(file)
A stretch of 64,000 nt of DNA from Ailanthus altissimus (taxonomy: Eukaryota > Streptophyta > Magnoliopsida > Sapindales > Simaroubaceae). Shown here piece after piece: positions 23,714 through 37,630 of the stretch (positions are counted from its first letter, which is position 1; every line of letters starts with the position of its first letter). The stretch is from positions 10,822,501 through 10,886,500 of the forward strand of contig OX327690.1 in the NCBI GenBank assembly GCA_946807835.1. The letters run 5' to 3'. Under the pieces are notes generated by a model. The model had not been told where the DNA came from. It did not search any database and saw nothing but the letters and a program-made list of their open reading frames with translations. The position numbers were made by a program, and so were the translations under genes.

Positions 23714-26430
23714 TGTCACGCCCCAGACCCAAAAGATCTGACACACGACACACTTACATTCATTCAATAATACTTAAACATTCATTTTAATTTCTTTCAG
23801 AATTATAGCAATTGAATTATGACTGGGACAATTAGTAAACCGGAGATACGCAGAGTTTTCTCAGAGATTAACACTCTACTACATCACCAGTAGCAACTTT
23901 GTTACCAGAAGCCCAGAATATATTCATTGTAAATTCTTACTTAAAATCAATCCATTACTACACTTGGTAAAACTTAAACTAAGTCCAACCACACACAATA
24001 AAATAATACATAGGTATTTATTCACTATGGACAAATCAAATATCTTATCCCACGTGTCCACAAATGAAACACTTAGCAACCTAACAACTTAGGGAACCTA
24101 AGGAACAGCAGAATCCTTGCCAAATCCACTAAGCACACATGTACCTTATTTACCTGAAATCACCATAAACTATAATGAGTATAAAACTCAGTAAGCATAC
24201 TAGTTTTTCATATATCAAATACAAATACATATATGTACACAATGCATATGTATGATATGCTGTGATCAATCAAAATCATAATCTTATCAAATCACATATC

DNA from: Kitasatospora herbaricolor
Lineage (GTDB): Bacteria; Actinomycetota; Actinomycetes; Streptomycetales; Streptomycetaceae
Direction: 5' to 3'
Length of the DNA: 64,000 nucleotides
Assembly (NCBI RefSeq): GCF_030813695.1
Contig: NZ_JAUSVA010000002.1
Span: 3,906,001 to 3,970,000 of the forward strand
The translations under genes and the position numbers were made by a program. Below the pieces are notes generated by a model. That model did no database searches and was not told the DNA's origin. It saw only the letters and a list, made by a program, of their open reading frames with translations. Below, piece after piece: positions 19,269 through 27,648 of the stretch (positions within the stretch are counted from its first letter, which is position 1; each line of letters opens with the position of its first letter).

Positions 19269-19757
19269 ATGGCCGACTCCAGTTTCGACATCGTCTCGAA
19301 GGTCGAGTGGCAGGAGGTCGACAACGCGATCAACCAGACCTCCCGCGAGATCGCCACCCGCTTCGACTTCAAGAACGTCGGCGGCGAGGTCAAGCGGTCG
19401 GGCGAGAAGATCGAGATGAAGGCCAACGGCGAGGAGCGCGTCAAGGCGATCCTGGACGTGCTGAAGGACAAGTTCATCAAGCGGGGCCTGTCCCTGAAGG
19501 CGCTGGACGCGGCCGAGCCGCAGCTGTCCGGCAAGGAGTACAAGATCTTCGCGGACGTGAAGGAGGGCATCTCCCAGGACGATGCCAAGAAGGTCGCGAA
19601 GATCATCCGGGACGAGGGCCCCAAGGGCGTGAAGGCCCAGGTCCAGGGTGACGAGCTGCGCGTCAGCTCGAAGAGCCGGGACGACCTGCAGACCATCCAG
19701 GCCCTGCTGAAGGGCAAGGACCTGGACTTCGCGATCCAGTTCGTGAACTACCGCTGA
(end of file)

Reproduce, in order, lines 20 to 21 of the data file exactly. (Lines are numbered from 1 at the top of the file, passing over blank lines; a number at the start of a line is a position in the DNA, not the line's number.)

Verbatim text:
19401 GGCGAGAAGATCGAGATGAAGGCCAACGGCGAGGAGCGCGTCAAGGCGATCCTGGACGTGCTGAAGGACAAGTTCATCAAGCGGGGCCTGTCCCTGAAGG
19501 CGCTGGACGCGGCCGAGCCGCAGCTGTCCGGCAAGGAGTACAAGATCTTCGCGGACGTGAAGGAGGGCATCTCCCAGGACGATGCCAAGAAGGTCGCGAA